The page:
Bengaluru, Dec 25 (PTI) The Karnataka archaeology department has estimated an expenditure of about Rs 98 lakh for the construction of a replica of the Krumbiegel Hall in the Lalbagh gardens, which was demolished recently, officials said today.
The plan was awaiting a ministerial nod, they added.
The over-100-year-old single-storeyed, unprotected heritage structure was brought down by the horticulture department last month. The demolition of the structure, which was lying in neglect for years, had triggered a public outrage.
Joint Director of the Karnataka Horticulture Department M Jagadeesh said a meeting was recently held with the top officials of the horticulture and archaeology departments, where it was proposed to build a replica of the hall and dedicate it to the legendary Krumbiegel.
"The archaeology department has given an estimate of Rs 98 lakh for the construction of the new hall, which will replicate the old one in every way, including the material to be used.
"Our (horticulture department's) proposal, with the estimated amount, is now awaiting an approval of the minister, after which we will transfer the funds to the archaeology department," Jagadeesh told PTI.
He said the approval was expected to be received by the year-end, following which the work should positively begin early next year.
The Krumbiegel Hall was an old lecture hall situated on the premises of the iconic Lalbagh Botanical Garden in Bengaluru. Decades ago, it was named after German botanist and landscape architect G H Krumbiegel for his significant contribution in enhancing the horticultural glory of the city.
The horticulture department had said the building was damaged beyond repair and hence dismantled, even as the Indian National Trust for Art and Cultural Heritage (INTACH) argued that it was still feasible to restore it.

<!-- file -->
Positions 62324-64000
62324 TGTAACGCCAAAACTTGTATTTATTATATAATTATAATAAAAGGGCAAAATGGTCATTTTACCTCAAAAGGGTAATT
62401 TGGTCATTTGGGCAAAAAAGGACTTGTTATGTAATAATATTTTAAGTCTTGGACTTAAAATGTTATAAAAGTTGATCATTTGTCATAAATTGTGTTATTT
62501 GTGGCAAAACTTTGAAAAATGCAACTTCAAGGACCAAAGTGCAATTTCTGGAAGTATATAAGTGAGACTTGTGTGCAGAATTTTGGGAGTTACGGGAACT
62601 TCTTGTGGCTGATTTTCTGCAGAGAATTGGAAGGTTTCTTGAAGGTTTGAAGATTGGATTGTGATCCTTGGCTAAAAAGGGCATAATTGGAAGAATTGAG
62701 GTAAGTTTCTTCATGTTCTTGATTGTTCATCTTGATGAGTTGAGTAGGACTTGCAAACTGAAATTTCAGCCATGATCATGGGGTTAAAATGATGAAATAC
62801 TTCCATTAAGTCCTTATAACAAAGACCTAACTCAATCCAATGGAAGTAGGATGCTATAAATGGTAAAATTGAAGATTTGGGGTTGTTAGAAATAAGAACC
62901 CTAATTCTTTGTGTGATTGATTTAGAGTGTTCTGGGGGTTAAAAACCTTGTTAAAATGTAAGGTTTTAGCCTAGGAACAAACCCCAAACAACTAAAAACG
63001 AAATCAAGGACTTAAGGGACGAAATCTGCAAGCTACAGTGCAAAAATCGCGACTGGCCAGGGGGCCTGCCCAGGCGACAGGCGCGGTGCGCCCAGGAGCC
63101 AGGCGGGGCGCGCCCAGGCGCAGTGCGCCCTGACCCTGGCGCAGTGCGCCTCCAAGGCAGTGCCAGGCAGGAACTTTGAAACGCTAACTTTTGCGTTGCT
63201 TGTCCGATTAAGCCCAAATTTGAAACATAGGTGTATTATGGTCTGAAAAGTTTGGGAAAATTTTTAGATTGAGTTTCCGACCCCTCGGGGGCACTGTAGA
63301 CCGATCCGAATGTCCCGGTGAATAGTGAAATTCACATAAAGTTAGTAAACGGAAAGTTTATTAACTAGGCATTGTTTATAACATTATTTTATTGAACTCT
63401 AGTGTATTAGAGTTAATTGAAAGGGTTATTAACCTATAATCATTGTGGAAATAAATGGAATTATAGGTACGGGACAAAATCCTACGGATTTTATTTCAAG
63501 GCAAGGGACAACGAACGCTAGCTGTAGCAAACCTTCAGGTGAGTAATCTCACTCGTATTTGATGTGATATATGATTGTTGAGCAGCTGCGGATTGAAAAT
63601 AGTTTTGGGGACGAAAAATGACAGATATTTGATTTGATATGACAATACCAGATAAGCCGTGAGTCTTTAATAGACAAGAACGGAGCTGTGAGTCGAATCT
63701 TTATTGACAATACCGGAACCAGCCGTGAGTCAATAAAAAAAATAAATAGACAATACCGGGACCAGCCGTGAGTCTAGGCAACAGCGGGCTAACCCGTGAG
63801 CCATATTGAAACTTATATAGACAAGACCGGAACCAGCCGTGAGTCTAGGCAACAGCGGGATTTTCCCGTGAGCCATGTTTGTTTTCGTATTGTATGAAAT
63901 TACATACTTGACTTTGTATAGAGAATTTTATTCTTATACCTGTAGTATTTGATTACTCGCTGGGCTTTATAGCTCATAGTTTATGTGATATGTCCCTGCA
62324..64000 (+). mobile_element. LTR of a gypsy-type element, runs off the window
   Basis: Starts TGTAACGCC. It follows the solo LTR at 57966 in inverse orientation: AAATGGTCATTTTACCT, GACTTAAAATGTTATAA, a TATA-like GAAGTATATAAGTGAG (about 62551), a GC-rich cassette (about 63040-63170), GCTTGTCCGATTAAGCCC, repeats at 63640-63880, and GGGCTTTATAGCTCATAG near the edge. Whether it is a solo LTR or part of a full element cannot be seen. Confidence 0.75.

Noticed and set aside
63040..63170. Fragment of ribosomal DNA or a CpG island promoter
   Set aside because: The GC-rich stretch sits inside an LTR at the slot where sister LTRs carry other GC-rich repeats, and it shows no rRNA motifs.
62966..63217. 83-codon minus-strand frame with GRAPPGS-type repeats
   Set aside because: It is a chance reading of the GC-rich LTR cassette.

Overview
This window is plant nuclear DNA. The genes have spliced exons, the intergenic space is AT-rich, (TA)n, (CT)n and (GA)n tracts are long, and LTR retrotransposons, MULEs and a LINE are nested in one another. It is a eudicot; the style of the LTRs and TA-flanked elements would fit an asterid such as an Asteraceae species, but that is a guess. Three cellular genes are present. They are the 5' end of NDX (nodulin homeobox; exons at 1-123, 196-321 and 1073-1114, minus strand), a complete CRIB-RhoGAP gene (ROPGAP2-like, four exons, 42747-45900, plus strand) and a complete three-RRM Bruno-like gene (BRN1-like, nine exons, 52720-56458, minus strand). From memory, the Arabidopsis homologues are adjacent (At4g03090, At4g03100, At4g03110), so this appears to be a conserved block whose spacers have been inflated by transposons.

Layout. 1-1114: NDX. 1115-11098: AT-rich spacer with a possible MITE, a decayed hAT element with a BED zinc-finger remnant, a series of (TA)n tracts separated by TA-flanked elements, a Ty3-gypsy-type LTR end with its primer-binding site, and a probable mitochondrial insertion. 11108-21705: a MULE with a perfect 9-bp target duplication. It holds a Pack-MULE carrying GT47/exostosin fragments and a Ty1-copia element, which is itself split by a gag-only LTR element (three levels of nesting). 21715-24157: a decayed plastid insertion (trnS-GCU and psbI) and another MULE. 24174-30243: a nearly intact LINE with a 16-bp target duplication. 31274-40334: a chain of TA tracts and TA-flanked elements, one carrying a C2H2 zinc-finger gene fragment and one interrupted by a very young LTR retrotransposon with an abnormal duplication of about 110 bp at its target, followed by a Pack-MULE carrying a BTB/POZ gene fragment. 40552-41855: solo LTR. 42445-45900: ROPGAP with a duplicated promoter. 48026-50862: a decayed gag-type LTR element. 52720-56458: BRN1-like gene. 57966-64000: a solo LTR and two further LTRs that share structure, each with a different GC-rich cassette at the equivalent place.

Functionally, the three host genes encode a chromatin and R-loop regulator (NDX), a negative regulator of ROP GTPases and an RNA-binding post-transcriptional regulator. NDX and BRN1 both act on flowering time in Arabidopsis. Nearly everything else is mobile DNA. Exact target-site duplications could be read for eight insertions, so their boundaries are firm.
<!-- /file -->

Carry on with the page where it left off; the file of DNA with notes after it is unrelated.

"The new hall will have photo galleries and other documents related to Krumbiegel and his life and career in India. We are also planning a multi-media section to enhance the experience of the visitors," Jagadeesh, who has authored a book on Krumbiegel in Kannada, said.
UK-based Alyia Phelps-Gardiner Krumbiegel, the great grand-daughter of the botanist, who was devastated after she learnt about the demolition, said she was happy as regards the replica plan.
"As long as it remains faithful to the original design, it is fine. But I have not seen the designs. I just hope that the people will preserve his (Krumbiegel's) legacy and remember his contribution to India, and Bangalore in particular," she told PTI.
The red-coloured Krumbiegel Hall had a Mysorean interpretation of the Indo-Classical colonial architecture and four Ionic columns in the front, which had a granite core.
The facade also had a Gandaberunda -- the symbol of the erstwhile Mysore royal family.
"We have the measurements of that emblem too and capable craftsmen who can recreate it," Jagadeesh said.
Gustav Hermann Krumbiegel was born in December, 1865 in Germany. A Kew Gardens-trained botanist and horticulturist, he had served as the superintendent of Lalbagh from 1908 to the early 1930s.
Krumbiegel had died in Bengaluru in 1956. He was buried in a Methodist cemetery on Hosur Road.
"Both my great grandparents loved India and had truly made the country their home," said Alyia.